And in Florida even after they know the house has Chinese Dry wall and the original owner lost everything and walked away, they then sell it at auction to an innocent buyer who can not check prior to purchase. It is one thing to buy at auction accepting problems that can be fixed but a home hat can harm your health and have no vaule after purcahse is just wrong. The seller would need to disclose the info but the bank & goverment does not even though they have this info??? When does all this maddness end from our goverment????
But the free house to the poor are fixed at no cost to them but again the honest working calss will pay…

This is what is currently going on in Lee County(Cape Coral) Florida. I was actually told to try & trespass to look inside by a Coutny worker..

Barry Schmittou

March 11, 2011, 6:24 p.m.

Obama excels in talking about laws he knows will never be enforced.

For five examples of how corporations are allowed to destroy the lives of very sick and injured Americans please go to http://www.5typesofdeadlyinsurancecompanycrimes.blogspot.com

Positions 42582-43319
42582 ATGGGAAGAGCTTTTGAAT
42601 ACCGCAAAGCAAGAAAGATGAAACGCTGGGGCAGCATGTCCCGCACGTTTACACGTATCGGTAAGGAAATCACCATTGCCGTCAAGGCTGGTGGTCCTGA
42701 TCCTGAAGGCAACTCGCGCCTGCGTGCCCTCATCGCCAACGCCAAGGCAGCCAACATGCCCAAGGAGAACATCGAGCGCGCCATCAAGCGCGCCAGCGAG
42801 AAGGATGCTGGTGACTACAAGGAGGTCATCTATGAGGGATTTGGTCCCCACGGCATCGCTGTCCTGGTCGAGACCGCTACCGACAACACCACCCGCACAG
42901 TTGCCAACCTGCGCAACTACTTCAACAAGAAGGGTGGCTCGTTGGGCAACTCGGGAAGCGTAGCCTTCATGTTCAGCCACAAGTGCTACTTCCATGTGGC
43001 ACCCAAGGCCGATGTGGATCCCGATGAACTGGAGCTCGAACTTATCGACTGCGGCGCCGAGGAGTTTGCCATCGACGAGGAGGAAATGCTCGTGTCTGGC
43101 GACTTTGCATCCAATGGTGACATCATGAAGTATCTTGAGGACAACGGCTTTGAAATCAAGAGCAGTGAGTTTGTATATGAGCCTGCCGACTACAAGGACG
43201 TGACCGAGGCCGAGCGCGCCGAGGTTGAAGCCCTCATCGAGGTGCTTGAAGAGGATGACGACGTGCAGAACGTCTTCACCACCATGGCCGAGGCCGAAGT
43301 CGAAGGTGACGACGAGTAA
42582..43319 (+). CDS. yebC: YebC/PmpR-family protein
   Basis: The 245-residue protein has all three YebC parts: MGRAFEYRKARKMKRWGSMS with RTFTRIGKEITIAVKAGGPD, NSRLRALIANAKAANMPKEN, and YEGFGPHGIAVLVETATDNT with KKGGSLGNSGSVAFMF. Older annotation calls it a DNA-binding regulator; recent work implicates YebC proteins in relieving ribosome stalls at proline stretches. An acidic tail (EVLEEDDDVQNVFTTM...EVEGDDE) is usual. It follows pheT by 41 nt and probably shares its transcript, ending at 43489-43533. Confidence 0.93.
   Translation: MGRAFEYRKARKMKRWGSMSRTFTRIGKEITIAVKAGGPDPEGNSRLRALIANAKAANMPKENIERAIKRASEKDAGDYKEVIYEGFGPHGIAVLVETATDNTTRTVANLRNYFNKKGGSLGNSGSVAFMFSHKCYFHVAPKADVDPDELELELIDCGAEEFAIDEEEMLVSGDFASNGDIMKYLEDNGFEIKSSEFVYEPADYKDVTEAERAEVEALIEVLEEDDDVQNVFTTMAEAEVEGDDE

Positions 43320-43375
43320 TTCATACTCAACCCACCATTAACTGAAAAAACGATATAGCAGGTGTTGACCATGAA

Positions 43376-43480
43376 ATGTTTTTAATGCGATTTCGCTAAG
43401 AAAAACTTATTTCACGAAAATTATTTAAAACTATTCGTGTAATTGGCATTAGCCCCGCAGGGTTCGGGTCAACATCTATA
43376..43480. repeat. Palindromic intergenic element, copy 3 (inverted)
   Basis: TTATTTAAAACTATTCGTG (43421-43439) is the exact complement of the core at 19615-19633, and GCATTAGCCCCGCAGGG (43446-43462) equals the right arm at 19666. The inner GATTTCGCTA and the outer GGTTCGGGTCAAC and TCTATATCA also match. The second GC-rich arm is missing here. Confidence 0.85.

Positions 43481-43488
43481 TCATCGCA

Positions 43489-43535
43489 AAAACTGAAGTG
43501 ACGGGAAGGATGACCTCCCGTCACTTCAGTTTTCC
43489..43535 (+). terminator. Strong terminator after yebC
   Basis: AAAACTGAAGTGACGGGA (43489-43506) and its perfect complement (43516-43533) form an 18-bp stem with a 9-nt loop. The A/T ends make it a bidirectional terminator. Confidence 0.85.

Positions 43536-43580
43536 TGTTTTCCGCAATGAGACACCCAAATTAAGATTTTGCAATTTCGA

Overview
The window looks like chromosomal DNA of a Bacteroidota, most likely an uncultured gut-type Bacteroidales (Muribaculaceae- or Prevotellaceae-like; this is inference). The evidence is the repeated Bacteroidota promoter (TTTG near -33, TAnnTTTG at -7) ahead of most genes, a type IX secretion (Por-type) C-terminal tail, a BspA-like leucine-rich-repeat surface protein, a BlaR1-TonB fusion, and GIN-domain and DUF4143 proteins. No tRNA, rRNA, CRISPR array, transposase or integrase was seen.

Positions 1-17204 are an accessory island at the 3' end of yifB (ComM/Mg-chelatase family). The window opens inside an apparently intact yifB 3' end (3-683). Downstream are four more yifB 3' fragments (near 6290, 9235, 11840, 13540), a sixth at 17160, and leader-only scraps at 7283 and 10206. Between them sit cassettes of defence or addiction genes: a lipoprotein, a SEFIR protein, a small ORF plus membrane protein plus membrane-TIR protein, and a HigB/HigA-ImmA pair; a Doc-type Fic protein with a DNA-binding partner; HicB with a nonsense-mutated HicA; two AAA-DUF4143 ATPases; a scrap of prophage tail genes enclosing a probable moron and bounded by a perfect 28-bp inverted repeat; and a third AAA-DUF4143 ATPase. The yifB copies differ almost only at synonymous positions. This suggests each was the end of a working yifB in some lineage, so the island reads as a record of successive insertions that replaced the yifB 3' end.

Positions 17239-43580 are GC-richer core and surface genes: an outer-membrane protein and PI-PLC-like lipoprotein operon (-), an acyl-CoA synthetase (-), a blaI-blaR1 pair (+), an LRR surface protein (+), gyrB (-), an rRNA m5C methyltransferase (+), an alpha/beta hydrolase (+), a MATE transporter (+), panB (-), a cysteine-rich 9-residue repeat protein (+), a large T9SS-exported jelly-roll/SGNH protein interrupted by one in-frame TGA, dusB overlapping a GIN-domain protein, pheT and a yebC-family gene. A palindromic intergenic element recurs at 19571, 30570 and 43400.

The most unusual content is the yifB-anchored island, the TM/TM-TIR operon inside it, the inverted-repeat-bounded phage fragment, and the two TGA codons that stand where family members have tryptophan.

There you will see quotes from numerous U.S. Judges’ who have written that insurance companies (who make huge contributions to Obama) pay doctors’ who ignore Multiple Sclerosis, brain lesions, a foot a new mother broke in five places, cancer, cardiac conditions, and much more.

acmodspecialists

March 11, 2011, 6:58 p.m.

The 27 page document has some good things whoever, The entire document is a rehash of what servicers had a legal mandate to do right up front.  Accurately apply payments.  Respond to inquiries.  Operate in good faith.  Use a NPV test for HAMP (was in the HAMP program originally.)  Document the assignment chain before foreclosing.

There’s exactly one substantive change, in that HAMP did not prohibit “dual-track” (that is, foreclosure while attempting modification.) and that is GOOD

Essentially every other item in this 27 pages is something that Servicers already had a legal duty to do, either as a fiduciary to the investor or just through the ordinary covenant of operating in good faith (You know, the original standards that all businesses are held to that aren’t actually racketeering outfits and gangsters?  Yes, that.)
There’s no prosecution for all the bad affidavits, despite them being acts of perjury.